Seems like I haven't had much to say for a while, but all of a sudden the last day or two I've felt like posting several times. And not bad/stressful stuff, either! Yay!! :)
So...my last post. Yes, I know it may have been a little volatile. But I'm leaving it, because it's where I'm at. And the initial purpose of this blog was to be a place to discuss my theological thoughts, because I had MANY. All the time. I'm changing a lot. Discovering truth is a large part of who I am, and the lifetime JOURNEY to discovering that truth is something I treasure, even though at times I find it difficult being in an "in-between," less-certain place. So, I noticed I lost a follower. That's okay (though it just goes to prove the point of my last post). It's hard to face difficult questions or very opposing views to what we believe - it causes a very uncomfortable condition called cognitive dissonance. I've been there. It IS very uncomfortable, and that's putting it mildly.
But today, I have some other thoughts to talk about.
I came across this post by Modern Mrs. Darcy blogger Anne Bogel discussing WHAT OUR FAVORITE BOOKS SAY ABOUT OUR OWN CHARACTER. It's an interesting read, and it got me thinking about my own favorite things to read, and what they say about me. Like Anne, it's difficult for me to choose a particular "favorite" book...but a few do come to mind.
I love the Harry Potter series and Lord of the Rings. I've read many other fantasy series, too, and if I write my own novel, it will likely fit in the same genre. The creativity jumps out to me about these books - they contain all types of mysterious objects, diverse characters, and fluid "rules" for various worlds and situations. They involve heroes and villains and great personal struggle. Life in the story is not ordinary, ever, for the reader...but yet it is, for the characters - especially after the crisis has been overcome. The foreign nature of the fantastical setting gives a busy mind a lot of detail to pay attention to as the action unfolds, and the struggle usually requires make-or-break decisions to be made by the character/s on moral matters and personal values. In the end, evil is defeated (or set at bay), good prevails (usually), and the character resumes life-as-usual knowing he/she has played an important part in the unfolding of all things.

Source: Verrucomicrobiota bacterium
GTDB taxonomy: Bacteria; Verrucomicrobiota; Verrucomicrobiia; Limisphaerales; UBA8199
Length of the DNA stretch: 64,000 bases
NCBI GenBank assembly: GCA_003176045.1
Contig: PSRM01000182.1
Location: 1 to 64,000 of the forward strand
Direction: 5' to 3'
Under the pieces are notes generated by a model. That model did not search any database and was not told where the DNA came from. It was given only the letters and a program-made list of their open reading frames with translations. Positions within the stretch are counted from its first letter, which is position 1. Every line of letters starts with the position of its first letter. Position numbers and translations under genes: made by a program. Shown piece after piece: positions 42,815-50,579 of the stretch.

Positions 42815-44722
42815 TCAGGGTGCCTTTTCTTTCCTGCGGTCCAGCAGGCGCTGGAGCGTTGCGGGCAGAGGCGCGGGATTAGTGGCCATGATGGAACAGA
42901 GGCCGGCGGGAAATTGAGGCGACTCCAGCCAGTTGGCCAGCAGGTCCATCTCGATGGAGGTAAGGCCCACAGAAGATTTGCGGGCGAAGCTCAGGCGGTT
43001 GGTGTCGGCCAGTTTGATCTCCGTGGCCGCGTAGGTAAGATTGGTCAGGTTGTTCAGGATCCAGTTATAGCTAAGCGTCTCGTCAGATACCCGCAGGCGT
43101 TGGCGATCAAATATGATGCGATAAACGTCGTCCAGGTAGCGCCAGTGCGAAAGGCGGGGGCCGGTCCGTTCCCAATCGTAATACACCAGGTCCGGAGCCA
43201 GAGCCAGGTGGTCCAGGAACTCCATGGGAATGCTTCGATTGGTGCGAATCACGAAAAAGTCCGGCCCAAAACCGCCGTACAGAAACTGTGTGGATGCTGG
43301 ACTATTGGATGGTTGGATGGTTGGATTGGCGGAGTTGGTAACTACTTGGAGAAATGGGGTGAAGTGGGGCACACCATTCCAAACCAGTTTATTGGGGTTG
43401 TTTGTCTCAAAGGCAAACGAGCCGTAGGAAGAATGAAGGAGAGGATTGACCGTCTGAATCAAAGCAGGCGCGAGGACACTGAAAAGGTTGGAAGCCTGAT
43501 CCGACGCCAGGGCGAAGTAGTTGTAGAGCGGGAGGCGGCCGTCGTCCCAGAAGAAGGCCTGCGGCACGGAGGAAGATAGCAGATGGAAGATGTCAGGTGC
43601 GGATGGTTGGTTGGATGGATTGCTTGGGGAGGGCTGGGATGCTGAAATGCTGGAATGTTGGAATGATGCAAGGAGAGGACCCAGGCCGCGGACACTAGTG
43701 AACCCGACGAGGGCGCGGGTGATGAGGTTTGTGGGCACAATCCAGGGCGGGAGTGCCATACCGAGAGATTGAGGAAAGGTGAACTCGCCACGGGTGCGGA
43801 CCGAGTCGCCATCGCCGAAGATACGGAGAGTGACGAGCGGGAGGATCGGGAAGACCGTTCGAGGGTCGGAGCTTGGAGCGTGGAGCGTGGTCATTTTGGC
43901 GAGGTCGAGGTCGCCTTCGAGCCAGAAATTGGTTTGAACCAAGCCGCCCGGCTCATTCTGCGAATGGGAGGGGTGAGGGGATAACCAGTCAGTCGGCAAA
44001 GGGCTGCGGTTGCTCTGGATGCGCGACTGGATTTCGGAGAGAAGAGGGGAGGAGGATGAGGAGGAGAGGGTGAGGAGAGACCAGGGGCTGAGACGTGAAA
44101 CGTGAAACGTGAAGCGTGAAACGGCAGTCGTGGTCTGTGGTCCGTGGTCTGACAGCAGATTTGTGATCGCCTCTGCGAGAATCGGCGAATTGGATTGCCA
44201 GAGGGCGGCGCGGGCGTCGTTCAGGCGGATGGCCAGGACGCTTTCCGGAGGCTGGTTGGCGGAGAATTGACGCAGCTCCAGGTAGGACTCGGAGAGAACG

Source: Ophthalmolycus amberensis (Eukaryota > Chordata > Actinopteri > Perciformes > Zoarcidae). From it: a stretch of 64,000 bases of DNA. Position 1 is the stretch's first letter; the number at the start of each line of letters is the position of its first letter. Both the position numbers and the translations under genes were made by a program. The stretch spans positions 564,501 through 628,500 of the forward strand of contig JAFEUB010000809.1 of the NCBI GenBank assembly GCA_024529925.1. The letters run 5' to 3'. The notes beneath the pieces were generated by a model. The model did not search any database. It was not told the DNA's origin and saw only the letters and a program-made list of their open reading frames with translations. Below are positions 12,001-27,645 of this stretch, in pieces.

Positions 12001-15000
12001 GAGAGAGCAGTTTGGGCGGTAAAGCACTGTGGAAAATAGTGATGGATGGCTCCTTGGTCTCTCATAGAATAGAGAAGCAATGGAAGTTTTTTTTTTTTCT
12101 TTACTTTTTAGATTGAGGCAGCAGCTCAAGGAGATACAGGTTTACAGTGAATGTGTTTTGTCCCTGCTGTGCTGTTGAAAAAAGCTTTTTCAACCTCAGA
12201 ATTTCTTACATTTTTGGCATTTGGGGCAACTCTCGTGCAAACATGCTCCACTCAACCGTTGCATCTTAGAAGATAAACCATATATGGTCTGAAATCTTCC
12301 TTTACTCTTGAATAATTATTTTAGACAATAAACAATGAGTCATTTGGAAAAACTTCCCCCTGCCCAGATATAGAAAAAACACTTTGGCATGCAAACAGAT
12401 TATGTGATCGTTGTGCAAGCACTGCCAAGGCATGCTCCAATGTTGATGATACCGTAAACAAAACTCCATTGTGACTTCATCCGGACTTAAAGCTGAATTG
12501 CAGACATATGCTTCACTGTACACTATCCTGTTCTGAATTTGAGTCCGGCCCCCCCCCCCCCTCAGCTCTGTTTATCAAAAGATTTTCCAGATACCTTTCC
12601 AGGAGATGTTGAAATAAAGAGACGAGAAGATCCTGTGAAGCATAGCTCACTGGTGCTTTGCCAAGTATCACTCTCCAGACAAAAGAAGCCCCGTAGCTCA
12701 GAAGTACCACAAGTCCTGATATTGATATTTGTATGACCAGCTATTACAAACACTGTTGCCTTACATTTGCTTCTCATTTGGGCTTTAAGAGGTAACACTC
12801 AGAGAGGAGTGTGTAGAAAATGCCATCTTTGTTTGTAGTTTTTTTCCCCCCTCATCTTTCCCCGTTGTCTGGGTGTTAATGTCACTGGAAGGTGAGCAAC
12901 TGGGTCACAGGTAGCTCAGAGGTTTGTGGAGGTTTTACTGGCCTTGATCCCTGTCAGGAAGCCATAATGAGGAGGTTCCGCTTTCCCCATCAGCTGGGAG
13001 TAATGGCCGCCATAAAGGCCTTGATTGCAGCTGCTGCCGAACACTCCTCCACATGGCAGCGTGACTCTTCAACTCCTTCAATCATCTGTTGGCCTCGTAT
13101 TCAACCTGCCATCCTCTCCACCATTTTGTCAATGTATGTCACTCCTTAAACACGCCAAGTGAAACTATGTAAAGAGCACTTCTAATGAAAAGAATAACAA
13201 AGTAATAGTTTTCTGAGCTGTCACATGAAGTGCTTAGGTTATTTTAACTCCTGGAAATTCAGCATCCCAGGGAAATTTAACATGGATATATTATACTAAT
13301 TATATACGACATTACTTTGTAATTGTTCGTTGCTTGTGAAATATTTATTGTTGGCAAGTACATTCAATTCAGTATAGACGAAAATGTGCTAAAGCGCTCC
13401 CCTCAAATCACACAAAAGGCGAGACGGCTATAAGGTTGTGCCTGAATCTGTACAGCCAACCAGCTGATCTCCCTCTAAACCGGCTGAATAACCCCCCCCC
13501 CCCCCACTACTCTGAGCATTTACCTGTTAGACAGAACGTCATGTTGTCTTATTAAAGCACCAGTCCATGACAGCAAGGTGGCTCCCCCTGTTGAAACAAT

Historical Fiction is another genre I have enjoyed as long as I can remember. When I was young I loved anything by Scott O'Dell, and anything about pioneers moving into uncharted lands to live or interact with its inhabitants. I still love historical fiction (like the one I read recently on Catherine the Great, and the Highlander series, which I'm still working on). There are a lot of the same elements here, as in any story - the character facing crisis and making life-changing decisions, etc. The obvious conclusion is that I love history! But also, perhaps I find comfort in the idea that these stories represent people who have gone before - real people - who have already walked the road, survived the journey, affected their world, and determined their destiny.
Perhaps I long for some kind of adventure.
Perhaps what I desire is direction and assurance that it is right and things will be okay.
...Or maybe I just like a good plot!
What to you like to read, and what do you think it might say about you?